Water heaters aren't the only appliances that impact water usage. It's also advisable to invest in an efficient clothes washer and dishwasher.
Watching television is a source of information and entertainment in many households, but cable and satellite subscription services can be quite costly. There are a number of cost-efficient (even free in some cases) options for those who are willing to rely on an antenna for local channels.
- As long as you have Internet access can watch many shows on your computer via the free version of Hulu, and get even more programming streamed to your television with the fee-based version for around $8 per month.
- Depending on the age of your TV, you may need a Roku streaming player or Apple TV device (less than $100 each) to receive Hulu on your TV; with these devices you can access a number of other no-cost programming options, such as WatchESPN and Crackle. Gaming devices such as Playstation, Wii and Xbox also work for this purpose.
- Television networks often offer programming via their websites at no cost, and with a $35 Google Chromecast device and an HDTV with a USB port, you can stream those shows directly to your television.
According to Pew Research, as of 2013, 91% of adults in America own a cell phone and 78% of kids between the ages of 12 and 17 have one. The increase in usage speaks to the importance of finding ways to keep cell phone bills to a minimum, as well as to reduce expenses associated with other types of telephone service.
Cell plans and costs vary widely, so it's essential to select a plan that works well for your circumstances. For example, if you have teens that text incessantly in your household, getting a plan with unlimited texting can save you money in the long-run, even if the recurring service charge seems a little high. Other cost-saving suggestions include:
- Consider a family cell plan if you need phones for several people in your household and are comfortable pooling minutes.
- Shop around for the cheapest cell phone plans before committing to a locked handset or a service contract.
- Investigate no-contract plans, also referred to as pay-as-you-go options, as they are often cheaper than contract-based options.
- Consider budget-friendly options like Walmart cell phone plans rather than going directly to providers.
- If your income is very low, find out if you may qualify for a low income cell phone program.
- Don't get a Smartphone if you won't actually use mobile Web features.
- Rely on WiFi whenever possible to reduce mobile data-usage if you do have a smartphone.
According to a 2012 Centers for Disease Control survey, more than 50 percent of U.S. households either no longer have a land line phone, or have one and do not use it. While going to a purely mobile household may not be for everyone, it is certainly a good idea to make sure you aren't spending more than necessary on home phone service. Tips to consider:
- If you are paying for a home phone and do not use it - or use it on only very rare occasions - consider if it might be a good idea to cancel the service.
- If you have not changed home phone service providers in the last few years, investigate to see if less expensive alternatives might be available since the last time you checked. For example, Vonage service has decreased significantly in price over time.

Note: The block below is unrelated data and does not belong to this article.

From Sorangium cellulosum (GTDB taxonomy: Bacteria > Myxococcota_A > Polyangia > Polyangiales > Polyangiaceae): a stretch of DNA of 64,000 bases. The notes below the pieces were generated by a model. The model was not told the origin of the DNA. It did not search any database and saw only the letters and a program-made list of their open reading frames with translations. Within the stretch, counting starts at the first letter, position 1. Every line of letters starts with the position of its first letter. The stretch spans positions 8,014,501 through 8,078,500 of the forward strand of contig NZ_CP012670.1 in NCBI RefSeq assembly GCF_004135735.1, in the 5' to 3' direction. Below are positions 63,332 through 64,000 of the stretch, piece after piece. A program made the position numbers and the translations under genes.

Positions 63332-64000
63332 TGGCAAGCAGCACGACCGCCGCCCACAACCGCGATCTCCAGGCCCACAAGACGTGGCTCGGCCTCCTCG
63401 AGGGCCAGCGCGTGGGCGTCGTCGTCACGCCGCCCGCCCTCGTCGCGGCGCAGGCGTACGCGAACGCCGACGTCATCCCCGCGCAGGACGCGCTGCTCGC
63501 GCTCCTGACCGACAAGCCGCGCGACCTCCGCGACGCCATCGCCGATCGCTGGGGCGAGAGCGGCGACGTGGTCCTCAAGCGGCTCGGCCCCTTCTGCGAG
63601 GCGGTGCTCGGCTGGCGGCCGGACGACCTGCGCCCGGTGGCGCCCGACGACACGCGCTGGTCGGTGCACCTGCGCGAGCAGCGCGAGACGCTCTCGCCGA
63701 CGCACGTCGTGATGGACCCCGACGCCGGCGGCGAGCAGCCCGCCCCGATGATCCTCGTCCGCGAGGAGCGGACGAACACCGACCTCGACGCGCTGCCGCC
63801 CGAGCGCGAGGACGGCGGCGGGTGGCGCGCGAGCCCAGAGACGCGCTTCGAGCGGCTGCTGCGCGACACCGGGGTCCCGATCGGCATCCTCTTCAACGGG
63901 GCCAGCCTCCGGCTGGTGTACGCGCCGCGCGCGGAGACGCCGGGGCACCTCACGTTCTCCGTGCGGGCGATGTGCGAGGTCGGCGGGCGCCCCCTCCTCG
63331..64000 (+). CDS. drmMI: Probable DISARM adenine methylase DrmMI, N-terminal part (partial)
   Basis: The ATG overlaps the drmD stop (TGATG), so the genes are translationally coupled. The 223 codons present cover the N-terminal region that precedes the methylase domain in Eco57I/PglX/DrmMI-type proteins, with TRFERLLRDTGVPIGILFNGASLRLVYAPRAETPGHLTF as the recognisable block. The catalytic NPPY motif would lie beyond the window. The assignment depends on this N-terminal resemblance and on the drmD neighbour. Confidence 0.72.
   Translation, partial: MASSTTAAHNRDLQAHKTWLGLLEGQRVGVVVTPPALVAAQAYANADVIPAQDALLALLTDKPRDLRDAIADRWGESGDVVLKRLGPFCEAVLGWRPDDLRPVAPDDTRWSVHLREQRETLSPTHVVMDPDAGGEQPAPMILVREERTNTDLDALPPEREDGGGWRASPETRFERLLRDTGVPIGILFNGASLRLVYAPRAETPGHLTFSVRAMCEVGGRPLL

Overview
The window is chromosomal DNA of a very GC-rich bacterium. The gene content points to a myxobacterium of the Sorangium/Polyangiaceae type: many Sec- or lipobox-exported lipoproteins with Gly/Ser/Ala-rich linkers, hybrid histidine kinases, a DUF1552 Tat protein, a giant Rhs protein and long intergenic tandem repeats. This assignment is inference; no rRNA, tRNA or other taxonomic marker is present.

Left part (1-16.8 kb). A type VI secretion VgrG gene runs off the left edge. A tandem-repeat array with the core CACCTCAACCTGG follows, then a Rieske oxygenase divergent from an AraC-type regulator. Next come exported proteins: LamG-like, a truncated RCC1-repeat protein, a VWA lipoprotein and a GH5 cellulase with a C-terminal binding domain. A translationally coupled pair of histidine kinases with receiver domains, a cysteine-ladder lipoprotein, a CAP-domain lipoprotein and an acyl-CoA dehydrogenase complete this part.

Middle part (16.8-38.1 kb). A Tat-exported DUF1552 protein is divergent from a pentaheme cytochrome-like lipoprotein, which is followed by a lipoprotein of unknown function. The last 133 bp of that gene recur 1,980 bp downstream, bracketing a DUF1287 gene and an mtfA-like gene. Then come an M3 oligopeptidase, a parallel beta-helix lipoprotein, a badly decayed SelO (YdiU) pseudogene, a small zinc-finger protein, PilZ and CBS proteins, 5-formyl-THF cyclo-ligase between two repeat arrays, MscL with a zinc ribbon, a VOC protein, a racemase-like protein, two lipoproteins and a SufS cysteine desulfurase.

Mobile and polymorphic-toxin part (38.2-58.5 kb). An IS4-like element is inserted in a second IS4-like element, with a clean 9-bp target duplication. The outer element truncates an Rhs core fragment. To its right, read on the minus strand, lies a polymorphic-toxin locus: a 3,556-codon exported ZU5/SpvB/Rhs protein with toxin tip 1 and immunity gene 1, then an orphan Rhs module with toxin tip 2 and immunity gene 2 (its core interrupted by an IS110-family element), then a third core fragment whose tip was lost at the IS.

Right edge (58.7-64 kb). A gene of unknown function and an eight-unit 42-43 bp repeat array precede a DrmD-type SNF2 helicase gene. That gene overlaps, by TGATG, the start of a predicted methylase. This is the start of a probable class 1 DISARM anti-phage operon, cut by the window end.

- Investigate the potential savings of bundling home phone service with other subscriptions you have, such as Internet access or cable or satellite television service.
- Look closely at your bill to see if you are being charged for features that you don't really use, such as visual voice mail, call waiting, etc. Cancel any that are not worth the cost.
Whether you live in an area where you are responsible for hiring a trash pick-up service or if your service is municipally-based, you can have an impact on the immediate and long-term cost by reducing the amount of waste you generate.
Avoid throwing away items that are recyclable, instead ensuring that they get to a facility where they can be re-used rather than taking up space in a landfill. In 2013, the town of Plymouth, MA saved $36,000 during the first month of a managed program to increase personal recycling, and is on-track to save $145,000 per year. Doing your part as an individual or lobbying for a similar system in your community can help impact municipal expenses, helping to keeping tax and fee increases at bay.
Cut Back on Processed Items
When you buy processed foods, you end up with a lot of packaging waste - some of which is recyclable and some that is destined for the trash can and landfills. An article on the A Life Unprocessed blog reveals how one family eliminated the need for weekly garbage pick-up services (to the tune of $300 per year) by switching from supermarket shopping to community supported agriculture (CSA) and direct purchasing from a distributor of natural foods. Instead of needing curbside pickup, they are able to rely on a public bin and assistance from a family member who lives in an area where there is a community dumpster.
According to Minnesota Pollution Control Agency, composting organic waste can keep hundreds of pounds of waste out of your garbage each year. Making your own compost also provides you with environmentally friendly fertilizer to use on your lawn and garden.
Do not throw away items that still have a useful life. The fact that you don't want or need them anymore does not mean that they can't benefit someone else. Look for a charity that accepts donations of used toys, household goods, clothing and furniture before tossing out anything that is still functional. You'll keep trash to a minimum, and may even benefit from a tax deduction to boot.
Small Changes Matter
Even tiny lifestyle or habit changes can have a powerful impact on the direction of your energy bills. Take steps to make sure that the decisions you make are focused on helping drive your bills down rather than keeping them where they are or - worse yet - making them go up.